The success was due to more than a cultural fad or passing fancy. The Cowboy Artists of America had become a permanent and prominent presence in the context of American art. Today, after almost forty years, many of the original members are gone, and artists who once were protégés have become mentors themselves to a second generation of Cowboy Artists. The group has garnered attention on an international scale, and even the most skeptical critics finally have been able to work past their early pronouncements of provincialism.
The artists and their paintings and sculptures have achieved an aspect of seasoned maturity over the close to forty years of the organization’s existence. Most of the Cowboy Artists remain realists in regard to artistic technique, but the heartfelt hues of romanticism are still evident, just as they were in the works of Remington and Russell. It has always been difficult to be dispassionate about the American West. To even try seems to rob it of its resonance, to diminish the inspirational power of prairies and proud horsemen passing by.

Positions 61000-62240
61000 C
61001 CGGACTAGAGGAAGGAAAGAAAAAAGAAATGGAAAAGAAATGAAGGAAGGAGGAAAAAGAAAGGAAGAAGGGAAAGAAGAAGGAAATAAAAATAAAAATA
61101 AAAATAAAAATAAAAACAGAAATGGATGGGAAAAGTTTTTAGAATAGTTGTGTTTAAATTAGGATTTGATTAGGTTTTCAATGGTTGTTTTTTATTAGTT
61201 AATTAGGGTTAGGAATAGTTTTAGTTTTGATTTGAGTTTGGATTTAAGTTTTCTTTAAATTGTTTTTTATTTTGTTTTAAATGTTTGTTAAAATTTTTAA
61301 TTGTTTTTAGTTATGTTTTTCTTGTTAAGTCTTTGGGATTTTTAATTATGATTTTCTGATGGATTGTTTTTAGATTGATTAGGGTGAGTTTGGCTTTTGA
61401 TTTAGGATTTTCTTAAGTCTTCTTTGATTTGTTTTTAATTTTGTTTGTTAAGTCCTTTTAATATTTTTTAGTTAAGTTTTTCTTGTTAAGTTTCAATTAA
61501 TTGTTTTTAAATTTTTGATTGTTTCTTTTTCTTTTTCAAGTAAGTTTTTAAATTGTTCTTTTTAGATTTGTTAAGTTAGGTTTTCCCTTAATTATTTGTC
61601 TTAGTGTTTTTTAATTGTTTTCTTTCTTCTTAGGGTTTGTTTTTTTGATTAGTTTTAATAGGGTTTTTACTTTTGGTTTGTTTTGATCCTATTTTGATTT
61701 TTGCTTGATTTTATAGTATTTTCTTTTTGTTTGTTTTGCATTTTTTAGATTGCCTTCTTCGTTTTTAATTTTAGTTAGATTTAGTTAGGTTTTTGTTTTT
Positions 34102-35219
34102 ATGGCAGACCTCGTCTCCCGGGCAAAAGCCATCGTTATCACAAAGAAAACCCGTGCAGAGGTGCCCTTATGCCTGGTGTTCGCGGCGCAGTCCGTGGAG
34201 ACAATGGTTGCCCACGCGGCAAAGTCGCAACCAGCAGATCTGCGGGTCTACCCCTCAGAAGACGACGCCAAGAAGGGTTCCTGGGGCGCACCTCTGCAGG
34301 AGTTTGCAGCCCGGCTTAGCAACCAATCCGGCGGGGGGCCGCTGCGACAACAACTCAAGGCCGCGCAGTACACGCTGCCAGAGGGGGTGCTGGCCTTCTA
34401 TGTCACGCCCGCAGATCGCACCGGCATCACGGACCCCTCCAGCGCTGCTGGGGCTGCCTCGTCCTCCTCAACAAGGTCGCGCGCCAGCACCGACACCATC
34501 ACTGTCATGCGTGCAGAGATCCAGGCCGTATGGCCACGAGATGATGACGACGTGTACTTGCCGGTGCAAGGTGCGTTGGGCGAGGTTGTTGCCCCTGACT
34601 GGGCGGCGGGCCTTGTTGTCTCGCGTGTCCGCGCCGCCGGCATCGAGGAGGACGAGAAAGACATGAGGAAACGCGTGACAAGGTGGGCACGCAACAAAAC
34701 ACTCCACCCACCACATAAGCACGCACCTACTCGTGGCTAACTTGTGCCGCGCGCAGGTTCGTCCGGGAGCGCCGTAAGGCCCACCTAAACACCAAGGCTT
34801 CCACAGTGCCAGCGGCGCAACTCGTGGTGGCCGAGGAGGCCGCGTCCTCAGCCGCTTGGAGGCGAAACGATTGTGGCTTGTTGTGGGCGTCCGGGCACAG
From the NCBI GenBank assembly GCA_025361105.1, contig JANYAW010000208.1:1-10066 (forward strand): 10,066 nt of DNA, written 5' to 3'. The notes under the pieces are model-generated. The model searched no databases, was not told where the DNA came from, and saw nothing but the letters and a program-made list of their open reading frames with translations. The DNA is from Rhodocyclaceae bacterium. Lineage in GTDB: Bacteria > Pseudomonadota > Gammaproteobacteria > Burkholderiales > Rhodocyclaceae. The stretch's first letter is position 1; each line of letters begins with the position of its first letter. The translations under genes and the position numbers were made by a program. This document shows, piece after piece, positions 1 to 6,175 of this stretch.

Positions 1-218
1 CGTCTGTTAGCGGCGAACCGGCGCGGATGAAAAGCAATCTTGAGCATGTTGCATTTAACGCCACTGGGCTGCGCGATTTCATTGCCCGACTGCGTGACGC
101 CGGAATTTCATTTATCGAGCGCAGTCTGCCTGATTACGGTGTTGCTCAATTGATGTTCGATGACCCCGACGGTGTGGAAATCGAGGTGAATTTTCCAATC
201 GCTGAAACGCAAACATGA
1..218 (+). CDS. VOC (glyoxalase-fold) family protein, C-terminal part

Charles Goodnight, the consummate Texas cowman, once wrote: Most of the time we were solitary adventurers in a great land as fresh and new as a spring morning, and we were free and full of the zest of darers. The zest of the Western darers remains implicit in, and fundamental to, the paintings and sculpture of the Cowboy Artists and in their lives as well. They have created a collective celebration of life in a land like no other. And each spring or early summer, the group still gathers somewhere in the West on a real ranch at roundup time just for fellowship and fun.
In 2002, they gathered on a Montana ranch not far from Judith Basin where Charlie Russell once wrangled horses and dreamed of painting the West, hardly different at all from that cold Mexico morning in 1964, when three gringo cowboys rode out with the roundup down south in Sonora.
By Don Hedgpeth
Honorary CAA Member
Reprinted with permission from The Greenwich Workshop from The Cowboy Artists of America(2002) by Michael Duty.